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MAM - doctors losing patience - 15/1/2007

Press release 15th January 2007
Doctors losing patience – Health authorities need to be more sensitive to the needs of patients.

The Medical Association of Malta refers to comments made by the Honourable Minister of Health Dr L Deguara on PBS last Thursday. Dr Deguara agrees with MAM that there is a significant brain drain to the UK and other countries. The Minister also confirmed that a considerable number of medical specialists have had to be employed from Eastern Europe. He also acknowledged the urgent need to improve career progression for Maltese doctors.

However MAM would like to remind the general public, that at present doctors are greatly overloaded and it is becoming increasingly difficult for them to cope with the increasing demand for health services.

MAM appeals to the authorities for more sensitivity to the needs of the patients. There are long queues for any medical service particularly at Accident and Emergency Department and at the health centres, where patients may have to wait for hours. Waiting lists for outpatients appointments, and for any surgical procedure have become unacceptably long; for example 5 years for a hip replacement. The public must judge whether this is an adequate service as claimed by the Minister. These long waiting times and waiting lists are an inevitable consequence of the shortage of doctors and inadequate planning over the years

Furthermore many doctors are working 60-70 hours per week, while the authorities insist with health centre doctors see one patient every 4 minutes. As time goes by the demand for services is increasing and the number of experienced and specialized doctors is decreasing. A newly graduated doctor cannot do the work of a doctor with years of experience.

MAM agrees with Dr. Deguara’s statement that the UK loses up to a fifth of its doctors to the USA but Malta is losing more than half of its doctors. Even though faced with a far smaller problem, the UK has taken steps to tackle it. MAM strongly advises the local health authorities to study the policies being implemented in the UK to retain and motivate its doctors in the NHS. Working conditions and indeed salaries have been improved even though they were already far superior to those in Malta. Only in Malta does the government seem content to ignore the problem and let our health system collapse.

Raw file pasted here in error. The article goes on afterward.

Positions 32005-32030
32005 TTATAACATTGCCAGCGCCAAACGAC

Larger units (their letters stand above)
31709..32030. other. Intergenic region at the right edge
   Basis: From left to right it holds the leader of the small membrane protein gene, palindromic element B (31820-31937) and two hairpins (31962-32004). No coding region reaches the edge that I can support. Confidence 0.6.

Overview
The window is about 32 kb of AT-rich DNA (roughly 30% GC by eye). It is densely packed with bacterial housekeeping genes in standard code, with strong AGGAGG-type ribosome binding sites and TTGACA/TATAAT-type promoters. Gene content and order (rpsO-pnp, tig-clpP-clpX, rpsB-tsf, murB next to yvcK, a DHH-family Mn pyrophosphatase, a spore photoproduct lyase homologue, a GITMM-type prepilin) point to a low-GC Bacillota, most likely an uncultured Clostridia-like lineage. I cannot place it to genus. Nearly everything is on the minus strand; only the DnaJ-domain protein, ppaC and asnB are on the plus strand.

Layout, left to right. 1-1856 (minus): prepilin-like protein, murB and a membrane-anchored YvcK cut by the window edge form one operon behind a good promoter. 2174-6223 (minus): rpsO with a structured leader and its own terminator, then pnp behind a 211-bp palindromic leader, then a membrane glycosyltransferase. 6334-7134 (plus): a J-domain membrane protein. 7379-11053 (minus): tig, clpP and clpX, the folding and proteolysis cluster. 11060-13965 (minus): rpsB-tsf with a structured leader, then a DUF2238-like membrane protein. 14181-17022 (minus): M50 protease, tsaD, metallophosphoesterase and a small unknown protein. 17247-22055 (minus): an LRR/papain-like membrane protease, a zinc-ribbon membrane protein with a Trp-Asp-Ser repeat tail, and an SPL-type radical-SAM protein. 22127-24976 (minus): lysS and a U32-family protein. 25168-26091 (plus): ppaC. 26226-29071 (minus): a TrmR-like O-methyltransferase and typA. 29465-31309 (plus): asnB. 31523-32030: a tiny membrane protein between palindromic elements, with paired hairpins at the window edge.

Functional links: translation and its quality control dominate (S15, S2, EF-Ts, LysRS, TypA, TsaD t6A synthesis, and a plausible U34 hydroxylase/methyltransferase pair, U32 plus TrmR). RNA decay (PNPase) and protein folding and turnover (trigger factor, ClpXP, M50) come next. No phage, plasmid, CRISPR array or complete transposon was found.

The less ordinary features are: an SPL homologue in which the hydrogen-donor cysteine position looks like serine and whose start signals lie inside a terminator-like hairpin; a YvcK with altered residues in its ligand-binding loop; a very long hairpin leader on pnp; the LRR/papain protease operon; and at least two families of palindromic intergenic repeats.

The comment made by the Minister that the ‘nice environment’ of the new hospital will attract new doctors is most unconvincing and detached from reality. However, by that very comment, he unwittingly acknowledged the serious shortage of doctors. Why would the government want to attract more doctors, if there is no problem as he claims!

MAM has made many proposals based on the UK system, and the solutions which have worked in the UK. It is ready to continue to contribute constructively to improve the Maltese health care system. However if the health authorities continue to bury their head in the sand, and take a “business as usual” attitude, MAM will have no option but to take the necessary actions in the interest of its members and the public.

The Government has invested heavily in a new hospital but to impove the health of the nation it has to invest in human resources. Otherwise experienced doctors will continue to seek greener pastures and the situation will continue to deteriorate for patients seeking medical services.



Dr. Martin Balzan MD FRCP(UK) FEFIM
General Secretary



 
 
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